It happened again yesterday. I attended one of those hip, contemporary churches — and almost no one sang. Worshippers stood obediently as the band rocked out, the smoke machine belched and lights flashed. Lyrics were projected on the screen, but almost no one sang them. A few women were trying, but I saw only one…
How can a church that averages 350 men, women and children on a typical Sunday, attract more than 400 guys to a first-time men’s event?
There is one major denomination in the world that welcomes equal numbers of men and women each week. This church does nothing to be hip, cool or relevant, yet men comprise at least 50 percent of its worshippers in the U.S. – and around the world.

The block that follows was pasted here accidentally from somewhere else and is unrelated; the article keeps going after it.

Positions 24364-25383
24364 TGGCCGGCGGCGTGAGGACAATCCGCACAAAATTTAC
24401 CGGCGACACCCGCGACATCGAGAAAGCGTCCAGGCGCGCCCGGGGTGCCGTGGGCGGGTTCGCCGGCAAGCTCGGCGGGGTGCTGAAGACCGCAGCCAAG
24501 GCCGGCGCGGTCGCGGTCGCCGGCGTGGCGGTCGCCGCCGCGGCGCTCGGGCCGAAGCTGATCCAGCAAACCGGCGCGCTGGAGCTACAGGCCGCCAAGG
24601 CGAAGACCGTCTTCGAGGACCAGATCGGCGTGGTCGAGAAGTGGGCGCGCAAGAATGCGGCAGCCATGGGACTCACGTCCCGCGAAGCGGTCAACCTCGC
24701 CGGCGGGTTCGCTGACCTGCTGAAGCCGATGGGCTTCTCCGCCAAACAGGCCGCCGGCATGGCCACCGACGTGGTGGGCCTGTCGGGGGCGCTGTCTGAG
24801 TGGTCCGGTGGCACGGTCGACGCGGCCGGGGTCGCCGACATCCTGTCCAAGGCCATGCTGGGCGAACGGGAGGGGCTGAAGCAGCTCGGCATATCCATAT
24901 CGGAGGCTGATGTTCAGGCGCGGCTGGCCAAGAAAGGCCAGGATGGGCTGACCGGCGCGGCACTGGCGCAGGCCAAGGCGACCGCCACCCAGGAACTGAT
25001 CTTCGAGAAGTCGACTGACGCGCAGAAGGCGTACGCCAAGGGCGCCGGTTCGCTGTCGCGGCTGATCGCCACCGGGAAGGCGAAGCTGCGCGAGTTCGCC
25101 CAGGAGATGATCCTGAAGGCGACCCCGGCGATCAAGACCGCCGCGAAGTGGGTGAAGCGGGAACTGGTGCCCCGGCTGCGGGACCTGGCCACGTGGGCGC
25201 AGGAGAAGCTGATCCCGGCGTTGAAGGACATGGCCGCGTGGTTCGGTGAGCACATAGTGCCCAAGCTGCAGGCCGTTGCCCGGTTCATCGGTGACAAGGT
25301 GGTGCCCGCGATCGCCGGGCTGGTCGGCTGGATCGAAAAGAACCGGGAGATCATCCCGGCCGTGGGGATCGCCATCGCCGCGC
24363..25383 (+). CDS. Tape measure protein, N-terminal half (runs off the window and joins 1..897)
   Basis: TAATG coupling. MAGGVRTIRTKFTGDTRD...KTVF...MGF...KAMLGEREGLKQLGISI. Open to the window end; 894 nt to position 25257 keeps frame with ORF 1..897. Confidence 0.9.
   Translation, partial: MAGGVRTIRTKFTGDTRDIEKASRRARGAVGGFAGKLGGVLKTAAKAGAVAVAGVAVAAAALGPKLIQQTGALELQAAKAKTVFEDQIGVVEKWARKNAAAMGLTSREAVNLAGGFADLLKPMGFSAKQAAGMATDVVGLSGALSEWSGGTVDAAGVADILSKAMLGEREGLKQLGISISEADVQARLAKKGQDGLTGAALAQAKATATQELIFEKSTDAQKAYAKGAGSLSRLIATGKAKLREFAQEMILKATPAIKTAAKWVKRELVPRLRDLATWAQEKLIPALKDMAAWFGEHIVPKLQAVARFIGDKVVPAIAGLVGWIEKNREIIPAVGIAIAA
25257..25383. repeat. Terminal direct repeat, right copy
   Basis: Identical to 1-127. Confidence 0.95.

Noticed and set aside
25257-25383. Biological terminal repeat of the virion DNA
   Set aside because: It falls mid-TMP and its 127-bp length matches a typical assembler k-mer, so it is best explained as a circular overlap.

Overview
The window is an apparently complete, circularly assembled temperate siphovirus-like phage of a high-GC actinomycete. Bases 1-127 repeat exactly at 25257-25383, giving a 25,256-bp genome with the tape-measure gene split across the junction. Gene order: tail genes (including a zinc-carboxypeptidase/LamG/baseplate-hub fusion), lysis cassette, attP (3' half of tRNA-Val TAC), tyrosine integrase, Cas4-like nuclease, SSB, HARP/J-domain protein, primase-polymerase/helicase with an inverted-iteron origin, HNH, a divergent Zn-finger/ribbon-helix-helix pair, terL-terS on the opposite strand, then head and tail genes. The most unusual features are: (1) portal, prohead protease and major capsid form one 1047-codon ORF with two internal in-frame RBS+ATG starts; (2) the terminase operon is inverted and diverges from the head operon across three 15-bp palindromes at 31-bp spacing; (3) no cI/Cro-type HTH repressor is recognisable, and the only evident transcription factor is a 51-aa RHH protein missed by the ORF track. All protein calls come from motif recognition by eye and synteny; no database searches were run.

In the U.S. churches run about 61 percent female. In Nicaragua, 70 percent is typical. In some congregations, it’s 80 percent.
When a man knows what’s going on and is in control of his situation, spiritual growth is nearly impossible. But when he is confused and off balance, he must look beyond his own power and understanding.
“While the congregation is left in the dark under dim lights, stage lights place the focus on the gifted worship leader — who has in-ear monitors and who sings songs in a key that best fits him or her. The worship leader can’t hear the congregation or see the congregation and they don’t even know that the congregation is not even singing…”